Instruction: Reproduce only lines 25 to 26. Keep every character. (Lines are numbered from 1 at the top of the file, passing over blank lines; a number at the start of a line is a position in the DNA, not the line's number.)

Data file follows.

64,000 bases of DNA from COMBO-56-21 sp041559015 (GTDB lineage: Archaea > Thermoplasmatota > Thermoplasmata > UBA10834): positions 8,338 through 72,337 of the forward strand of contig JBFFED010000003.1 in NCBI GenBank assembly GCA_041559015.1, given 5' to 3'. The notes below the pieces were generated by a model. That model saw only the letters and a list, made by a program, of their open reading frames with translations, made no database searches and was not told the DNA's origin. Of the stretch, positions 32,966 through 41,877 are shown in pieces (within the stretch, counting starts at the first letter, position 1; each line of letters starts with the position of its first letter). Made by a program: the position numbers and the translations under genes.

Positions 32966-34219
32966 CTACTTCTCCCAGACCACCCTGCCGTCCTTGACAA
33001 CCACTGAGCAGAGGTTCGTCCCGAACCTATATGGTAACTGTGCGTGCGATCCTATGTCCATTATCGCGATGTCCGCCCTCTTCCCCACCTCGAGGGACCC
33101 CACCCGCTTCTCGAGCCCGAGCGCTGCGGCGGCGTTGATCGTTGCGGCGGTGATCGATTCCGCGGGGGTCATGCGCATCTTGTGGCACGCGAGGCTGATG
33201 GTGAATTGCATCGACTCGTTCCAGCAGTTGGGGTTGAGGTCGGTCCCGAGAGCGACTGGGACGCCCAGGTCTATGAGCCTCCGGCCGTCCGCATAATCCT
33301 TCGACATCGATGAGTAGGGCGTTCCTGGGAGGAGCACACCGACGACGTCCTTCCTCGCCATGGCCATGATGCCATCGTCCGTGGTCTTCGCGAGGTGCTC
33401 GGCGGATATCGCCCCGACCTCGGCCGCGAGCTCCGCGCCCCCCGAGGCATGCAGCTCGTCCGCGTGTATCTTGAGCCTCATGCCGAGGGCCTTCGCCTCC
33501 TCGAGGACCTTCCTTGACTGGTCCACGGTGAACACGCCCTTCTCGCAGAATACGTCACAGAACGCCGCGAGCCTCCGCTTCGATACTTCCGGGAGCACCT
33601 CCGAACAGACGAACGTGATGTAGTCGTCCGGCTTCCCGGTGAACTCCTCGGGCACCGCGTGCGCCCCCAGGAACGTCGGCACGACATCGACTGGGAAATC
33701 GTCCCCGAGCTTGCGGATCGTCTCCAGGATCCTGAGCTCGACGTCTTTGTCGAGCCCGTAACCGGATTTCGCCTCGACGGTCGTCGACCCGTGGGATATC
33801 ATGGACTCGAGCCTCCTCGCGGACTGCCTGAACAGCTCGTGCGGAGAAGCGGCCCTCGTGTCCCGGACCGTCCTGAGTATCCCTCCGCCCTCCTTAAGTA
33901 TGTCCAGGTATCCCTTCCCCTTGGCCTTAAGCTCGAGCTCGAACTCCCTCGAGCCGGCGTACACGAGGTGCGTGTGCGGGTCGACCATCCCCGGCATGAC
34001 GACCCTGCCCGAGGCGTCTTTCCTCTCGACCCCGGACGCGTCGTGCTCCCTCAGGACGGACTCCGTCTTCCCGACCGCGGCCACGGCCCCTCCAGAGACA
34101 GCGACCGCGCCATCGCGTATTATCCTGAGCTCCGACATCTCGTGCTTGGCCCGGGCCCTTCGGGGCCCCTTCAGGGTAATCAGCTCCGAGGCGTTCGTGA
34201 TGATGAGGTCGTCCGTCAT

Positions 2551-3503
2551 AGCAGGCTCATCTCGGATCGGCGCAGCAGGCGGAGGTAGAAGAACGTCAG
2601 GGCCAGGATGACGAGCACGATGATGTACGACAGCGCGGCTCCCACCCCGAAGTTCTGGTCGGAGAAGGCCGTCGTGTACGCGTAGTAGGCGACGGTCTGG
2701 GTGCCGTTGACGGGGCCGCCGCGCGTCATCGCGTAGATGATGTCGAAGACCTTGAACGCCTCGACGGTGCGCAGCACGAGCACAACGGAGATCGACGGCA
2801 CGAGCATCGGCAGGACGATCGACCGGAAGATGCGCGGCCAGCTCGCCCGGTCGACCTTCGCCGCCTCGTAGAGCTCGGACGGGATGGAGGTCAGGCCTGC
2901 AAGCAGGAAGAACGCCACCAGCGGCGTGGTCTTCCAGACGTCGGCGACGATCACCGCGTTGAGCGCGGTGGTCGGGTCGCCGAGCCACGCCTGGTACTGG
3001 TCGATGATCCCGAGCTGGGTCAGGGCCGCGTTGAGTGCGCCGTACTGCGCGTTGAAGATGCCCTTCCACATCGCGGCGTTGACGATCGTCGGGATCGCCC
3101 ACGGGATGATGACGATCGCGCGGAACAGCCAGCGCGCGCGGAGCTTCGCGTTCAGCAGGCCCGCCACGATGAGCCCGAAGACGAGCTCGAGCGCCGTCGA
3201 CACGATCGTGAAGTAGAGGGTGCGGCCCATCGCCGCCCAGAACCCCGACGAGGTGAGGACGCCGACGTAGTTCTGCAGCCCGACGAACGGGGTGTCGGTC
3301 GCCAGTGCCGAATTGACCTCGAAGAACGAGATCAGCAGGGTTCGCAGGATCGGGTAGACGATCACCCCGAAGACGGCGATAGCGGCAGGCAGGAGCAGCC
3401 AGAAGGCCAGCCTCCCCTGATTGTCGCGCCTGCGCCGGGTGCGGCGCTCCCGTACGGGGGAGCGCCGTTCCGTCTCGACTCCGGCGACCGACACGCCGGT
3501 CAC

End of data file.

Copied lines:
3201 CACGATCGTGAAGTAGAGGGTGCGGCCCATCGCCGCCCAGAACCCCGACGAGGTGAGGACGCCGACGTAGTTCTGCAGCCCGACGAACGGGGTGTCGGTC
3301 GCCAGTGCCGAATTGACCTCGAAGAACGAGATCAGCAGGGTTCGCAGGATCGGGTAGACGATCACCCCGAAGACGGCGATAGCGGCAGGCAGGAGCAGCC